Minister for National Development, Khaw Boon Wan, has responded to criticisms regarding a Facebook post he made yesterday.
The post was accompanied by eight photographs of the joint exercise which apparently showed security personnel and “foreign worker ambassadors” simulating a situation of unrest.
“To test our response capability, the Police, the SCDF, the dorms operators and our grassroots organisations organised a simulation exercise recently,” he said. “It was a useful way to network up the various agencies, and spread preventive messages. Prevention is always better than cure.”
The posting immediately drew concerns and criticisms from the public for being insensitive, and some also criticised the joint exercise itself as being racist.
See TOC’s earlier report here: “Minister’s Facebook post comes under fire”.
On Wednesday evening, Mr Khaw posted a comment on the discussion thread in response to the uproar on his Facebook page.
“The exercise was conducted two weeks ago in a dormitory located within Sembawang,” he said. “I was then in Suzhou for the Suzhou Industrial Park celebration. My grassroots leaders who helped organise the exercise reported to me yesterday that the exercise went well and was well received by the various stakeholders: grassroots, SPF, SCDF and foreign workers ambassadors who worked hand in hand on the exercise. They found it to be a meaningful collaboration which bonded the residents and foreign workers.”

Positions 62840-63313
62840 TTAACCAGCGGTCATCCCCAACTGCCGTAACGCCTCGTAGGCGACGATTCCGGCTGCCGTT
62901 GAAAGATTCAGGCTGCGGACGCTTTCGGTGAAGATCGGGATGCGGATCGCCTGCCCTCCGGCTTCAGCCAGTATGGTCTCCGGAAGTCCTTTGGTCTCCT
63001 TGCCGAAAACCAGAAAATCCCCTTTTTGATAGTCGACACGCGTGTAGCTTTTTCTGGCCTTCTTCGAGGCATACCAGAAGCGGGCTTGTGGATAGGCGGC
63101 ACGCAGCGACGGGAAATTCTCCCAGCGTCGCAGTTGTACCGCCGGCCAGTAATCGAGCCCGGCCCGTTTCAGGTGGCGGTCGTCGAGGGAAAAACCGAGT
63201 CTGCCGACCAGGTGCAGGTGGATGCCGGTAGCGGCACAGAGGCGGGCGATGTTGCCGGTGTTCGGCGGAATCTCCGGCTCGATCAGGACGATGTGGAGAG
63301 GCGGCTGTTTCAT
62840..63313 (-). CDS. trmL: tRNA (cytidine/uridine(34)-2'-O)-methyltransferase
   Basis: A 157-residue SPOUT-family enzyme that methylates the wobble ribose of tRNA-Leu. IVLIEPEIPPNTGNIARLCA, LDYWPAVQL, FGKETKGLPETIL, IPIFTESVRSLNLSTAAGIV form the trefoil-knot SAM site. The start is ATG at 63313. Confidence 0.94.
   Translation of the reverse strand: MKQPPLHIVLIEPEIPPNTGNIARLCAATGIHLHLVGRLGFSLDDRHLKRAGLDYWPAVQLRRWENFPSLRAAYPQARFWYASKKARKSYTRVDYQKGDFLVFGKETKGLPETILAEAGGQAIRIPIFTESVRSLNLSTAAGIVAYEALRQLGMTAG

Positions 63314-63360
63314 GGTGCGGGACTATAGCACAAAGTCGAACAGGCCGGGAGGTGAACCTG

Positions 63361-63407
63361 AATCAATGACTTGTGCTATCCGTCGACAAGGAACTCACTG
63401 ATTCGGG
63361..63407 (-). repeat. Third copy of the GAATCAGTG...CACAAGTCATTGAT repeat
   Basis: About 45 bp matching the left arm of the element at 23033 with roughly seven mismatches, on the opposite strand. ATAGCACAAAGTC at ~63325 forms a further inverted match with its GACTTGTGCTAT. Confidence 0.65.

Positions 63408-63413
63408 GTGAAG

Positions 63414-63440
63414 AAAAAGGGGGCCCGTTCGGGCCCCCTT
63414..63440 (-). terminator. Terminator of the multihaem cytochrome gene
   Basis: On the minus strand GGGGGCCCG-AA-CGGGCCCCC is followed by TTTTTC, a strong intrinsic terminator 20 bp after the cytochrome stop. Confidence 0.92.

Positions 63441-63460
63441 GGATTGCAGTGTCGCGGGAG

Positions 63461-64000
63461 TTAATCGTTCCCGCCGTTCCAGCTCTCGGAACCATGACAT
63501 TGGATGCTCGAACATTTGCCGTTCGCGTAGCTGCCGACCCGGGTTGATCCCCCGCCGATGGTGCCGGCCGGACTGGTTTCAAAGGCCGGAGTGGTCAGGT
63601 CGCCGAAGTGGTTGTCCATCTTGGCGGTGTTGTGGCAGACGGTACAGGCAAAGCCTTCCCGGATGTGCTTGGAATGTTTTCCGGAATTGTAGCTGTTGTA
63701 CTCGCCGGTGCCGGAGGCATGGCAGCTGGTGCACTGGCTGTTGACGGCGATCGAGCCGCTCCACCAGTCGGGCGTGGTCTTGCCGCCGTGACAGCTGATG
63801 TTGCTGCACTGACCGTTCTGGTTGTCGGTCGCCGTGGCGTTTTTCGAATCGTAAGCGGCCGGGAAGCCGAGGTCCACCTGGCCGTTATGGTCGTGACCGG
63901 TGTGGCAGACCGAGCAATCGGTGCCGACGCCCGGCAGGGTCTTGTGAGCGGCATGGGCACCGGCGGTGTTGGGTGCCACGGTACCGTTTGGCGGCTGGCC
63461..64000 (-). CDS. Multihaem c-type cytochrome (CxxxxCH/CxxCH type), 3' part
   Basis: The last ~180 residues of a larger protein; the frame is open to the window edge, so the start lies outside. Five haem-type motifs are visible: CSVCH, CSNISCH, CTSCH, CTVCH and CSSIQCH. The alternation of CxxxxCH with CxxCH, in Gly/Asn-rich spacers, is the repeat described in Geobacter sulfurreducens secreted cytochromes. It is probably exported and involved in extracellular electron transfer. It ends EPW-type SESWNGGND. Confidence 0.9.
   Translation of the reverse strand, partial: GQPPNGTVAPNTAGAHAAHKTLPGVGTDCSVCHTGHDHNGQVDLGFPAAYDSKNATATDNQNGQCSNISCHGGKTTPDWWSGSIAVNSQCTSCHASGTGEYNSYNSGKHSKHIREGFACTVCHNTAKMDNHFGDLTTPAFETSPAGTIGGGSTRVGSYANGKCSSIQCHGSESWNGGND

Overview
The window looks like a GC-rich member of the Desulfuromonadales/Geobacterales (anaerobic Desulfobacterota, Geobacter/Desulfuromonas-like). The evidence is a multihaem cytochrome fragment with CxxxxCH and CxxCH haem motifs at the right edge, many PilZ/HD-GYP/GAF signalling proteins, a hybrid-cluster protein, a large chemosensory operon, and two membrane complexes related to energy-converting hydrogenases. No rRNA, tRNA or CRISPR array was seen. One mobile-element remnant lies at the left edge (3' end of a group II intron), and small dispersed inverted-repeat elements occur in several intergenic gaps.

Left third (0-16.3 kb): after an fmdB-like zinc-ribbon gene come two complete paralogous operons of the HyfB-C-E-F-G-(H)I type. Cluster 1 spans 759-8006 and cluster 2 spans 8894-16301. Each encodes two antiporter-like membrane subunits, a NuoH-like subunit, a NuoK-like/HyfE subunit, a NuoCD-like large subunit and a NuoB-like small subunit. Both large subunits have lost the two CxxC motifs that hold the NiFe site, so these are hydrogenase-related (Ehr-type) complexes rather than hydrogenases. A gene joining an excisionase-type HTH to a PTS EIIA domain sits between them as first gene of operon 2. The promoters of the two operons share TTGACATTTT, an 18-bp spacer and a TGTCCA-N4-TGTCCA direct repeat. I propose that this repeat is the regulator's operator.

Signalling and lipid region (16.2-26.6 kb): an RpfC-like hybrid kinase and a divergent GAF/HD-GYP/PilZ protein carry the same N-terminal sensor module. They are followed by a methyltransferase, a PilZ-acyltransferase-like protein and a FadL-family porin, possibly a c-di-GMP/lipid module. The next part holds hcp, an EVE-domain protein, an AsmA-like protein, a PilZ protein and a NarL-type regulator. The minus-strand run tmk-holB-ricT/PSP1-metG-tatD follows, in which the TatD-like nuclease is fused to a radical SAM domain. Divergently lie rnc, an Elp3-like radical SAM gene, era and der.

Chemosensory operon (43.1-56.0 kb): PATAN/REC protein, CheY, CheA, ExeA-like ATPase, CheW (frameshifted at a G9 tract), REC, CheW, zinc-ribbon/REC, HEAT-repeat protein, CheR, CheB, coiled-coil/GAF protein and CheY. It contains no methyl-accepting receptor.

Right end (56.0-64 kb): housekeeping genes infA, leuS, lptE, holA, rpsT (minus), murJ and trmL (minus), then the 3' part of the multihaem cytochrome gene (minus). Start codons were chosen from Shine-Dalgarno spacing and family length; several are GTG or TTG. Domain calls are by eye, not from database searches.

“In fact, a buffet lunch was also organised for all who participated to celebrate the successful conclusion of the exercise.”
“This is one of the many engagement and education sessions conducted by our grassroots and government agencies with foreign workers, regardless of nationality or race. Past efforts cover areas such as first aid, dengue prevention and local culture. Our intent is to promote mutual understanding with the local community.”
Mr Khaw’s explanation, however, drew further rebuttal from at least one commenter after Mr Khaw posted it.
Mr Michael Cyssel Wee said Mr Khaw did not address the anger and the questions raised by those who were upset by his original post and the exercise itself.
Mr Wee said, “Many people have found it racially insensitive and in poor taste. It is obvious from the comments that this exercise has not been well received by many, yet you do not directly respond to the legitimate concerns that many have had. Now, I'm sure we all agree that simulation exercises are useful and that engaging the foreign worker community with workshops like first aid, dengue prevention and local culture are good things. But there remain many questions about this exercise and the way you have publicised it, and they deserve to be answered.”
He added, “And giving them a buffet lunch doesn't retrospectively justify things, either.”